The CBI has added the voice of employers to the growing chorus calling for more flexible GP opening hours.
They describe the current 'family doctor service' as 'outdated and rigid' and say it is 'placing an unnecessary burden on employees and businesses' and 'resulting in millions of lost working days and affecting people's health.'
An Ipsos MORI survey commissioned for the CBI's report 'Just what the patient ordered: better GP services' shows almost one in three adults (31%) finds it fairly or very difficult to get an appointment at a time convenient to them.
The employers' organisation also cite what they describe as 'independent research by Boots' showing that 'some 3.5 million working days are lost each year because of time spent at the doctor's'. This is apparently more than four times as much as was lost last year to industrial action.
Complaints about GPs' out-of-hours services have risen sharply in recent years, with Medical Protection Society figures showing that a total of 30 new complaints a day in the UK in 2003 - the last full year under the old system - had risen to 100 a day by 2006.
Moreover, the DoH General Practice Workload Survey revealed that the NHS work of the average GP in England hed been cut by about seven hours a week since the new GP contract was introduced in 2004, with doctors seeing fewer patients although spending longer with them.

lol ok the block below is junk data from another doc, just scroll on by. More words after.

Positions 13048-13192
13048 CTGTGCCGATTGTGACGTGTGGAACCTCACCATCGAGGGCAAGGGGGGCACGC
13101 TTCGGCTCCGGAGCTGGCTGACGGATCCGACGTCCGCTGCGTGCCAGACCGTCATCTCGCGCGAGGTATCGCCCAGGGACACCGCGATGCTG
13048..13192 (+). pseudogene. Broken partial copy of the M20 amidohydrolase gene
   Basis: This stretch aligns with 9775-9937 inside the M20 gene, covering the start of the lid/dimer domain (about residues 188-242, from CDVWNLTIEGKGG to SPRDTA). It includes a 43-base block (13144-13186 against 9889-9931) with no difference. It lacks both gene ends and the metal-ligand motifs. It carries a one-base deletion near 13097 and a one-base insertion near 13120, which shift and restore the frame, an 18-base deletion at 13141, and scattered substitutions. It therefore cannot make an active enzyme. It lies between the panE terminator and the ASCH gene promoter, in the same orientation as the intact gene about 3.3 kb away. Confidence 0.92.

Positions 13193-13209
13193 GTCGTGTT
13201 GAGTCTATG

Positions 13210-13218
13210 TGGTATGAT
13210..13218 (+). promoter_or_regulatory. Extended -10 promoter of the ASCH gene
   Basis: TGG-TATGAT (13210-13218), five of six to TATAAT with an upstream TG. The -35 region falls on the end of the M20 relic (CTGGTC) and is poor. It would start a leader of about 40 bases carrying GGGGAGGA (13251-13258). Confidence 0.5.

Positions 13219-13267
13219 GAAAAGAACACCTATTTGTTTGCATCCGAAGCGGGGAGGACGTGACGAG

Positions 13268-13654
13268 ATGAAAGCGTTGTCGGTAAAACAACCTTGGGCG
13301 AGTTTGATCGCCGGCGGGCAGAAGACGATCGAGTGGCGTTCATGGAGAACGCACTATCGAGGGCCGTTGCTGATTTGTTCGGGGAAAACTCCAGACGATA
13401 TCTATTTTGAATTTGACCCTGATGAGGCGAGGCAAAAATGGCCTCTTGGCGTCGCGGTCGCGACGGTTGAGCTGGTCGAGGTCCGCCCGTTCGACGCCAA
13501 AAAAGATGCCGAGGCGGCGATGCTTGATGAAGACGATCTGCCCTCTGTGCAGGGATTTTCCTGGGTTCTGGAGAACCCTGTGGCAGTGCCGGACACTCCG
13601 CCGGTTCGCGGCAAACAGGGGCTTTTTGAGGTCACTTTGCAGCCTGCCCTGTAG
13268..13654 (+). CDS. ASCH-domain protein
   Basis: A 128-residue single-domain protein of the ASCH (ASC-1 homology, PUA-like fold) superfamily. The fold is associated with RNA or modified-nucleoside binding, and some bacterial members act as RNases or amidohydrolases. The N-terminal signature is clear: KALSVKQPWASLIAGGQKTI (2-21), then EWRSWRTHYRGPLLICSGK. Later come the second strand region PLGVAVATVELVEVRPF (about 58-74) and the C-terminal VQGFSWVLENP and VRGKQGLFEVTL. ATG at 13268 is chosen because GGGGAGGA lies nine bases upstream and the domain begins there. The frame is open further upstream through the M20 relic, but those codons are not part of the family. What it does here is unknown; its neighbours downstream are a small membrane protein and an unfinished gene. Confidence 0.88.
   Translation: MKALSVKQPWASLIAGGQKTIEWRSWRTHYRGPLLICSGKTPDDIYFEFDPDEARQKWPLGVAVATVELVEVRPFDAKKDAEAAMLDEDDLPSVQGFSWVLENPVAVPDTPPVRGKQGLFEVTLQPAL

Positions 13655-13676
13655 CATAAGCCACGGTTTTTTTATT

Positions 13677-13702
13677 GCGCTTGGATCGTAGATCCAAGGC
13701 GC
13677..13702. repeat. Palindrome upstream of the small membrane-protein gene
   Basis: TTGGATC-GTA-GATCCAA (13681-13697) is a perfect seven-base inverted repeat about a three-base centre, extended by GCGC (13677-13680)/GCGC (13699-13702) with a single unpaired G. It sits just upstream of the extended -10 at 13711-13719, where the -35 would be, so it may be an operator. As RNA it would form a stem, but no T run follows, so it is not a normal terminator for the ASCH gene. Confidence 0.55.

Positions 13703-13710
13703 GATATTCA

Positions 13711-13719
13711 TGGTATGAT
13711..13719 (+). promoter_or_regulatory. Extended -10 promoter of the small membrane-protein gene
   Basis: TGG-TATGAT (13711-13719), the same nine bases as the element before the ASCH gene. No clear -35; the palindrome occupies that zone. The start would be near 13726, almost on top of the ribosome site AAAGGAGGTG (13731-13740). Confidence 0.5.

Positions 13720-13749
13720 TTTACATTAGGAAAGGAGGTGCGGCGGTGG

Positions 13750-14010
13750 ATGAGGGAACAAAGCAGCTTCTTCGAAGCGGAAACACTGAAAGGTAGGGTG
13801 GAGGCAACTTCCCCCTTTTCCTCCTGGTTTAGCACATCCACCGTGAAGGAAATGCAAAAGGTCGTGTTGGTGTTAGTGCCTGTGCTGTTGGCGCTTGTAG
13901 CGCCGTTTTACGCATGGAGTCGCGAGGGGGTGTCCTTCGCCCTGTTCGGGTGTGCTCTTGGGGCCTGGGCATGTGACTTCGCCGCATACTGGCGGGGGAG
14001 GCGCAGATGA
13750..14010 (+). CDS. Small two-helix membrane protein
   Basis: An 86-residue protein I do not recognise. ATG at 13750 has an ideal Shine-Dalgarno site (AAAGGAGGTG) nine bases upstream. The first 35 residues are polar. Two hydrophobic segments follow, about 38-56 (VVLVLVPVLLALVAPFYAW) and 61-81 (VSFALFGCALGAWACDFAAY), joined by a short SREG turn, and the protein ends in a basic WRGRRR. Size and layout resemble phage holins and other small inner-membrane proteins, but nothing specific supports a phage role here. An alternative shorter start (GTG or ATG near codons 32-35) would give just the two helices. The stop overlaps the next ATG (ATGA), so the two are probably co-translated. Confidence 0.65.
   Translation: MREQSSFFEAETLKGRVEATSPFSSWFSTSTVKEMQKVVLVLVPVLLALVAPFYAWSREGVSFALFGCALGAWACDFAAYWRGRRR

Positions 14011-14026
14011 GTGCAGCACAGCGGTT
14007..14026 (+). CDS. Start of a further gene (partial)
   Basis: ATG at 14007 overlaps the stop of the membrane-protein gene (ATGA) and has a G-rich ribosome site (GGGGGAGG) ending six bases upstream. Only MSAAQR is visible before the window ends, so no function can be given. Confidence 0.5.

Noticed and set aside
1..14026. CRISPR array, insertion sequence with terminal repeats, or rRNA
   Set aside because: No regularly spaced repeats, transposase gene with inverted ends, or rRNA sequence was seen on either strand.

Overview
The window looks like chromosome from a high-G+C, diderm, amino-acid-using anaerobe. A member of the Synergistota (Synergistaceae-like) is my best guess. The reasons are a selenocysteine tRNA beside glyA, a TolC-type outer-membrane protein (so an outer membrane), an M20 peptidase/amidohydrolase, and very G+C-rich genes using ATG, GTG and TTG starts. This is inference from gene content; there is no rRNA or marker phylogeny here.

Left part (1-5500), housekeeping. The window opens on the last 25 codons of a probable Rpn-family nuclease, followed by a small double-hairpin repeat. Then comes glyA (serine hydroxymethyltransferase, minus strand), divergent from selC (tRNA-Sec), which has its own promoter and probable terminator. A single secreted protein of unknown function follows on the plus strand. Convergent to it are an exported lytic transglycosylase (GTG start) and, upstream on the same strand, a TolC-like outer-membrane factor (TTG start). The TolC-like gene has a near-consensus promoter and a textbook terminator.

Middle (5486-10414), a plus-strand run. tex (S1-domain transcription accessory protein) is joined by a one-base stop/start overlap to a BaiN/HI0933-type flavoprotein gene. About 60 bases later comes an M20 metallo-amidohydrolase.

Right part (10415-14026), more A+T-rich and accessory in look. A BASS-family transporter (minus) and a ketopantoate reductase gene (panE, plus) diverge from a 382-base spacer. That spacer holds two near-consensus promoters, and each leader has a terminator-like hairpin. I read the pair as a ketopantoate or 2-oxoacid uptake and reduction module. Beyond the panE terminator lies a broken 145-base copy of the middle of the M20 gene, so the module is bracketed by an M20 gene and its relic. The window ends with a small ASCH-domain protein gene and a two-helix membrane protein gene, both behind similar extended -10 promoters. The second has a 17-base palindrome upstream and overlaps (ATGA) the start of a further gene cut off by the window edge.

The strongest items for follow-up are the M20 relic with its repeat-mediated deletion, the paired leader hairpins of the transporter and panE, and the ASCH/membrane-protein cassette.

The CBI calls for a thorough overhaul of family doctor services, including:
â€¢ Making it easier for people to switch GP
â€¢ Patients being able to register at more than one practice, allowing working people to access GP services near their homes and near work
â€¢ More primary care services being made available over the counter from qualified pharmacists or in-store nurses, or in walk-in centres in train stations and elsewhere.
More controversially — and this might be their major interest - they want 'new providers' to enter the market to, for instance deliver health services in areas with too few doctors and in deprived neighbourhoods. They also want funding of GP practices to be 'dictated by the choices made by patients, enabling the best providers to flourish and requiring poorer providers to improve or close' — a strategy which is unlikely to address the problme they rightly identify of too few GP practices in areas which already suffer from economic or social problems.
John Cridland, CBI deputy director-general, said: 'Official figures show 10 million adults in England alone cannot book an appointment with a GP more than 48 hours in advance. It's time there was real and fundamental reform with the needs of the patient coming first.
'But this is not just about the cost to the taxpayer. A healthy workforce is as important to employers as a workforce with the skills needed to compete. An employee who isn't there because they have to wait around in a GP's surgery is a lost order, a missed opportunity or an unanswered phone call.
'Good employers want employees to look after their health. But they don't want to pay for a health service that isn't flexible enough to cope with the modern world.'
Page created on September 24th, 2007
Page updated on December 1st, 2009